Two kids looking out the window

In addition to the Work 2 Be Well site, Providence shared self-help tools through the Credible Mind website, which shares appropriate resources based on self-reported responses to issues like stress.

“Not all kids coming back from college want to talk to a therapist. They want self-help but are overwhelmed and underserved by a Google search,” said Waghray, who added that some prefer learning from a podcast or app.

During the pandemic and after, parents should pay attention if their child stops talking with them, advised Henderson.

“It’s a warning that they have something inside and they don’t know how to share it. They may need more help than parents can provide,” she said.

Prior to the pandemic, Providence began adding behavioral health staff to primary care and specialty clinics in Oregon. In 60 of the 110 clinics across Oregon, behavioral health clinicians are embedded.

Substance abuse and dependency

The young adult population was more likely to report substance abuse compared to all adults, with 25% of young adults reporting it, compared to 13% for all adults, per the KFF report. Additionally, 13% of adults reported that stress from COVID-19 led to new or increased substance use, according to a Centers for Disease Control (CDC) report from June 2020.

Providence St. Peter Hospital Chemical Dependency Center pivoted to phone or video visits and support groups, which was difficult for some patients to adjust to, while others found the virtual setting optimal, according to Benavente. The staff emphasized emotional wellness, validating what the patients were going through.

“Early on we focused on gauging how people were doing at that moment with processing, problem solving, and crisis interventions,” she said. “We focused on the here and now rather than continuing with our curriculum.”

Changing the focus allowed providers to meet patients’ immediate needs and review or adapt to techniques they already learned. That included suggesting exercise routines to do at home for patients who relied on working out, or identifying social alternatives for those missing in-person gatherings.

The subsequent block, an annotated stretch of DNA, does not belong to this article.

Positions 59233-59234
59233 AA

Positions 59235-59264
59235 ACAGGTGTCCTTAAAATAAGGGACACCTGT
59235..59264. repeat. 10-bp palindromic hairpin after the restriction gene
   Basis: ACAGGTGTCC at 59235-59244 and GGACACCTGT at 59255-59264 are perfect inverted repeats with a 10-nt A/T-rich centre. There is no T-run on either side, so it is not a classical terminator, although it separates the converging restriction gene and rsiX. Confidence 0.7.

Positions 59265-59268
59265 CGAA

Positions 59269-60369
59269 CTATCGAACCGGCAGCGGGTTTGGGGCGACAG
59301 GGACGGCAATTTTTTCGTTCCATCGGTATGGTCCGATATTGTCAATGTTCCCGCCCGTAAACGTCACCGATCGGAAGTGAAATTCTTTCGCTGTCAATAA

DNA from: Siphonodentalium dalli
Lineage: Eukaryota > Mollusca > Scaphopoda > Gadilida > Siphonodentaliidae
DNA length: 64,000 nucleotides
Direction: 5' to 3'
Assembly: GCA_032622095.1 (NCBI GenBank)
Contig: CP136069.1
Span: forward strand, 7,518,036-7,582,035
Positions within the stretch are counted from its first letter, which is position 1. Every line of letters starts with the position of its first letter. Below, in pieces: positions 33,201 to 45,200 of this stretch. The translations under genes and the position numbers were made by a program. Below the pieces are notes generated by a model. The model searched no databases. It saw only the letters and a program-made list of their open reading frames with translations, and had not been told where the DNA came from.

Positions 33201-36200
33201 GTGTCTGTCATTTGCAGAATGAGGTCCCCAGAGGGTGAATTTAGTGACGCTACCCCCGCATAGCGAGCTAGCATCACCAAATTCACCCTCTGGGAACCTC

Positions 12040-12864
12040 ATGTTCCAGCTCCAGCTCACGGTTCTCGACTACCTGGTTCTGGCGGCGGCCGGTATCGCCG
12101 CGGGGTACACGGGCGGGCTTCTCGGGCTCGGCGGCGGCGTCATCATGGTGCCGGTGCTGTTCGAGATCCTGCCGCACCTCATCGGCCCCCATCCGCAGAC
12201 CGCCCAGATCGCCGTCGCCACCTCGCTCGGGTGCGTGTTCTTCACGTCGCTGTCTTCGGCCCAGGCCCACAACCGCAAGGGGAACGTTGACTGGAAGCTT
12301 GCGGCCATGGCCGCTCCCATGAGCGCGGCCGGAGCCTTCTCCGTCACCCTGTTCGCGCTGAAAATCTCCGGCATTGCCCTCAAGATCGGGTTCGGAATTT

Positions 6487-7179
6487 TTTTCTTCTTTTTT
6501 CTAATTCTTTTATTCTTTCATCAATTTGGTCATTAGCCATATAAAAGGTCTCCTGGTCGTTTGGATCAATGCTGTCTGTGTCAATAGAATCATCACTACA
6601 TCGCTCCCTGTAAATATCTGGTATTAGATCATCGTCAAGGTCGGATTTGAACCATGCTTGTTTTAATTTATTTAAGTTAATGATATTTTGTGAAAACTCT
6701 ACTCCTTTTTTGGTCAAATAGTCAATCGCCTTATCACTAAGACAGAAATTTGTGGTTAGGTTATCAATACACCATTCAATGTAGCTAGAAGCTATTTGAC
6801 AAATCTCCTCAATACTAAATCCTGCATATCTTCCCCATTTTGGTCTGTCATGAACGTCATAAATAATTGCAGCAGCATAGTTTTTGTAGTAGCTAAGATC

Focusing on the self

Mom and toddler doing yoga

While transitioning to virtual mental healthcare visits, Providence’s behavioral health and primary care clinicians provided patients with ways to focus on their wellbeing.

“The biggest thing to focus on is what you need to do to take care of you,” said Henderson, who suggests simple techniques include engaging in breathing exercises, or even pausing what you’re doing for a few minutes, which can help lower your heart rate.

Henderson also recommends that people make their own self-care kits, incorporating photos, sounds, playlists, smells and tactile objects. Even having a soft blanket nearby and drinking a cup of tea when you need a break can make a difference.

“We forget the importance of that type of self-care,” she said.

Moving forward

One of the pandemic’s silver linings is that it changed the way people talk about mental health. Mental health is now considered essential, said Henderson.

“People are realizing that mental health is a factor in their overall health. I don’t think we can put that back in the box,” she said. People are using routine language to talk about self-care, dealing with anxiety and depression, and processing trauma.

While a pandemic is something people will hopefully not experience again, Waghray agreed that as a society, it normalized help-seeking behavior. Having gone through the pandemic as a community, people learned to show up for one another, turn to each other, and practice more gratitude and mindfulness overall.

To learn more about how Providence addresses and prioritizes the mental health of its patients, visit providence.org.